If the blower doesn't run, plug it into 120 volts and try it again.

Shortly after you get the fan running you should hear the click of the gas valve and the sparker trying to ignite the flame. Shut it down again, turn on the propane valve and check for leaks.

The start-up sequence is the thermostat calls for power, the fan starts and when it comes up to speed it trips an airflow switch. If the sail switch successfully closes the furnace then turns on the gas and starts sparking to ignite it. If the sail switch doesn't close or the flame fails to ignite the fan will continue running a minute or so to get rid of any accumulated gas fumes. Or it will continue running until the thermostat turns off.
Thanks for the basics. Ive used similar systems that ran on diesel and were 12vdc only systems. Just wasnt sure the operation was the same, sound real close. I'll be back at the camper in a few weeks and I will dig up a Brand and Model and report back.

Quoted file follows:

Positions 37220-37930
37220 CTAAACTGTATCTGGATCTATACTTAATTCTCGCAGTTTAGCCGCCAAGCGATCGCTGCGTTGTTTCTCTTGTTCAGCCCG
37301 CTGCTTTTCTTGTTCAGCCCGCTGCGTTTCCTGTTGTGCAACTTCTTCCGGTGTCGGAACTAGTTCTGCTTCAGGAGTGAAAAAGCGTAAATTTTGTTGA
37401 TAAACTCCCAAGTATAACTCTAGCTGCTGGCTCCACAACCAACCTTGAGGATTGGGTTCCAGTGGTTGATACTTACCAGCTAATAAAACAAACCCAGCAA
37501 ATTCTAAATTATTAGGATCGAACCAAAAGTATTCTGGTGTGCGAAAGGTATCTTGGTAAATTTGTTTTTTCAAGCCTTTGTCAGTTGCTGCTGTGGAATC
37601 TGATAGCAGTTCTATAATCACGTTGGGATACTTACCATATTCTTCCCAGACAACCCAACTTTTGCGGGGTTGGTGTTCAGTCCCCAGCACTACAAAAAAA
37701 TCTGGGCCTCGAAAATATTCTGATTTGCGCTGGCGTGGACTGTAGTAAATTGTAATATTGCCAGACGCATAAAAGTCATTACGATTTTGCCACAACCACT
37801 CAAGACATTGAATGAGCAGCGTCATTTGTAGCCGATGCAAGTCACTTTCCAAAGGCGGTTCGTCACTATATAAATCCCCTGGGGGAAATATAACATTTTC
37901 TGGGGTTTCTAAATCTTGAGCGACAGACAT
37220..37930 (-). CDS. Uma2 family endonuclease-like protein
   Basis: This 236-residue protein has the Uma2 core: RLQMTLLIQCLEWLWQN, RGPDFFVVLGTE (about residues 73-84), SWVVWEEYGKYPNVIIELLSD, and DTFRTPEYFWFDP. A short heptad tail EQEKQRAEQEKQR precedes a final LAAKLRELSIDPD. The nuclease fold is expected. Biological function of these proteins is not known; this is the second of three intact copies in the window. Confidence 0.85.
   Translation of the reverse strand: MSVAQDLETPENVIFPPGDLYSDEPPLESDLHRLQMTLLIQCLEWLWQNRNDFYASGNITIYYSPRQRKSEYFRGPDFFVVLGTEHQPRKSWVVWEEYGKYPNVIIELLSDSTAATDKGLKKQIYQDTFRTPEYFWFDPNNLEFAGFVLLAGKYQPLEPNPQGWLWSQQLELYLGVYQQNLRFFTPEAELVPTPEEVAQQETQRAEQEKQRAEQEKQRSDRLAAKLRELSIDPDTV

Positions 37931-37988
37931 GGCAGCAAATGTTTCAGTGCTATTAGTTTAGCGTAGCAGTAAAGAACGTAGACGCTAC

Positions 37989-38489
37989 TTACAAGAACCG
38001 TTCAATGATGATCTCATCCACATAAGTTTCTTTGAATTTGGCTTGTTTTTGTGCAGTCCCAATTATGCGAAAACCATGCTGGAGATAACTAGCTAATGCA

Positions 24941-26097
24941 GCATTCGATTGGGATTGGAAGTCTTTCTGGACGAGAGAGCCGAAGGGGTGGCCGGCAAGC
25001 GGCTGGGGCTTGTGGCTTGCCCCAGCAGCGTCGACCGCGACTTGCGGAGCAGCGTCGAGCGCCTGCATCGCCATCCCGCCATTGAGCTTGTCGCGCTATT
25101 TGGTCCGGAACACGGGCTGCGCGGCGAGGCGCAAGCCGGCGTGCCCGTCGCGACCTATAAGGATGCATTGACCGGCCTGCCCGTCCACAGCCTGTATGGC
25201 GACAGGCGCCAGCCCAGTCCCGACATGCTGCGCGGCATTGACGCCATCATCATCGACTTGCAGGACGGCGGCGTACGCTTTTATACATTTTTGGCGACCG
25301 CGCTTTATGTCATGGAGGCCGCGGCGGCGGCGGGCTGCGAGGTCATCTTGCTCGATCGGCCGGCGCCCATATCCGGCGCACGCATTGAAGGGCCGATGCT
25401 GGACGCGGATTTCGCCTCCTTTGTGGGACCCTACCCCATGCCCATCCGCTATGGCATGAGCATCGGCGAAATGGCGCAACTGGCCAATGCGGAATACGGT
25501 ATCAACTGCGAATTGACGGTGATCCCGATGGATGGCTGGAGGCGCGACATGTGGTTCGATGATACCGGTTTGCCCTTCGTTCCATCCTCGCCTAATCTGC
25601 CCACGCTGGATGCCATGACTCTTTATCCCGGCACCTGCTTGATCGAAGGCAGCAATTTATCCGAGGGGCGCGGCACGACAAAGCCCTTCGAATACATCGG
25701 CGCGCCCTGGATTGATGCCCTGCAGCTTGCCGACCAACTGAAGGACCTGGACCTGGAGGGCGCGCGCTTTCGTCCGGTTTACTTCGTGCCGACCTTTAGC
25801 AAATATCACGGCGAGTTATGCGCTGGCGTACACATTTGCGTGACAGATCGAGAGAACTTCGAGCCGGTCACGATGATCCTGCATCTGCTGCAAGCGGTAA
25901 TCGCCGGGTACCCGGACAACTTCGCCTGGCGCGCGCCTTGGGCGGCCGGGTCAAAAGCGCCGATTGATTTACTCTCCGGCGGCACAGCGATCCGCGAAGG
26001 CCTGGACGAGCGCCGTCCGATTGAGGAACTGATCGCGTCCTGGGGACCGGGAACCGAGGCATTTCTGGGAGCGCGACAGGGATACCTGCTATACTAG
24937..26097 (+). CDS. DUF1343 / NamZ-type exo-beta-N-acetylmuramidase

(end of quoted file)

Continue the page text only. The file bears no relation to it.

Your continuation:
Aquafuzz

New member
Joined
Sep 26, 2021
Posts
4
Location
South Carolina
5205B068-C59C-4E50-850E-68D4DFBF0144.jpeg32DE4FC7-06E9-4412-B9C0-E79777C20EAB.jpeg38A987FE-B061-4EEA-AA0E-1EBCEA485DDA.jpegBrand and model of the furnace would help to answer your questions. In an RV the furnace is 12V & propane but most manufacturers also make a 120V version that is often found in the same service manuals. Also with the make/model there is a good chance we can find an operators manual that you can download.